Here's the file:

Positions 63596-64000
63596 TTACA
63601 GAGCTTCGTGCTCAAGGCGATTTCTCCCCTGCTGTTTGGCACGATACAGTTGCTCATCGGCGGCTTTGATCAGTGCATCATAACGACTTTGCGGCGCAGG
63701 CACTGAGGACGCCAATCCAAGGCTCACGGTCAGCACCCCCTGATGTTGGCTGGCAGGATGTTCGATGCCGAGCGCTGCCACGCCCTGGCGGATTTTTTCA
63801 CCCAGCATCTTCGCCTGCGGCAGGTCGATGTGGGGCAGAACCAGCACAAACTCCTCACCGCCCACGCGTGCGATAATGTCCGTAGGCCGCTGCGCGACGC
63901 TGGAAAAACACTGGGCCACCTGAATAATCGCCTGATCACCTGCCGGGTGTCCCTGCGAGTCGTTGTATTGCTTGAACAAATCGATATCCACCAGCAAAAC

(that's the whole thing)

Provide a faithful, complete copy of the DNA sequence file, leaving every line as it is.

Positions 63596-64000
63596 TTACA
63601 GAGCTTCGTGCTCAAGGCGATTTCTCCCCTGCTGTTTGGCACGATACAGTTGCTCATCGGCGGCTTTGATCAGTGCATCATAACGACTTTGCGGCGCAGG
63701 CACTGAGGACGCCAATCCAAGGCTCACGGTCAGCACCCCCTGATGTTGGCTGGCAGGATGTTCGATGCCGAGCGCTGCCACGCCCTGGCGGATTTTTTCA
63801 CCCAGCATCTTCGCCTGCGGCAGGTCGATGTGGGGCAGAACCAGCACAAACTCCTCACCGCCCACGCGTGCGATAATGTCCGTAGGCCGCTGCGCGACGC
63901 TGGAAAAACACTGGGCCACCTGAATAATCGCCTGATCACCTGCCGGGTGTCCCTGCGAGTCGTTGTATTGCTTGAACAAATCGATATCCACCAGCAAAAC